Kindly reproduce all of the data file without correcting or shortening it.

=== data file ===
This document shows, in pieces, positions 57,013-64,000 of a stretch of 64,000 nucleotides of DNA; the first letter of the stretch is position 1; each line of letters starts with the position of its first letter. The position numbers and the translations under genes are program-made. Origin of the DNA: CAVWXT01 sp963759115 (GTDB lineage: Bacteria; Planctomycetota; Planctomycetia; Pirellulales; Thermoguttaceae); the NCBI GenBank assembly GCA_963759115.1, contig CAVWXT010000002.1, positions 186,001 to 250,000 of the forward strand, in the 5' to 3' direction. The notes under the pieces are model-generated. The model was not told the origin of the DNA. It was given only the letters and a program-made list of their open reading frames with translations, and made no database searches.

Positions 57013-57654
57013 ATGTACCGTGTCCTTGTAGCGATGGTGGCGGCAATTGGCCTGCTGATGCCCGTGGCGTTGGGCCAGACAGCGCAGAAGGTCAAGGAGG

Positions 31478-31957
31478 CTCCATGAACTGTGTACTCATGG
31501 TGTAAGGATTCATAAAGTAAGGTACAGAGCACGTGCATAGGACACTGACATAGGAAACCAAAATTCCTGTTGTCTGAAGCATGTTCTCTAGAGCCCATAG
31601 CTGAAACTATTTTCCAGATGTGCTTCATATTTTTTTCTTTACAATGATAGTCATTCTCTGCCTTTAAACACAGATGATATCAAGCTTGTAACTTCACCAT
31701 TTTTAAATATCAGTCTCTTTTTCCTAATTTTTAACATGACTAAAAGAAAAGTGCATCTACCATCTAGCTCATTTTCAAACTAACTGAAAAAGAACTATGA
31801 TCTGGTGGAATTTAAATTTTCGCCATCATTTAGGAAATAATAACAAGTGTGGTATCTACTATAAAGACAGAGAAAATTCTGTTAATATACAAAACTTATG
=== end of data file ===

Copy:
This document shows, in pieces, positions 57,013-64,000 of a stretch of 64,000 nucleotides of DNA; the first letter of the stretch is position 1; each line of letters starts with the position of its first letter. The position numbers and the translations under genes are program-made. Origin of the DNA: CAVWXT01 sp963759115 (GTDB lineage: Bacteria; Planctomycetota; Planctomycetia; Pirellulales; Thermoguttaceae); the NCBI GenBank assembly GCA_963759115.1, contig CAVWXT010000002.1, positions 186,001 to 250,000 of the forward strand, in the 5' to 3' direction. The notes under the pieces are model-generated. The model was not told the origin of the DNA. It was given only the letters and a program-made list of their open reading frames with translations, and made no database searches.

Positions 57013-57654
57013 ATGTACCGTGTCCTTGTAGCGATGGTGGCGGCAATTGGCCTGCTGATGCCCGTGGCGTTGGGCCAGACAGCGCAGAAGGTCAAGGAGG

Positions 31478-31957
31478 CTCCATGAACTGTGTACTCATGG
31501 TGTAAGGATTCATAAAGTAAGGTACAGAGCACGTGCATAGGACACTGACATAGGAAACCAAAATTCCTGTTGTCTGAAGCATGTTCTCTAGAGCCCATAG
31601 CTGAAACTATTTTCCAGATGTGCTTCATATTTTTTTCTTTACAATGATAGTCATTCTCTGCCTTTAAACACAGATGATATCAAGCTTGTAACTTCACCAT
31701 TTTTAAATATCAGTCTCTTTTTCCTAATTTTTAACATGACTAAAAGAAAAGTGCATCTACCATCTAGCTCATTTTCAAACTAACTGAAAAAGAACTATGA
31801 TCTGGTGGAATTTAAATTTTCGCCATCATTTAGGAAATAATAACAAGTGTGGTATCTACTATAAAGACAGAGAAAATTCTGTTAATATACAAAACTTATG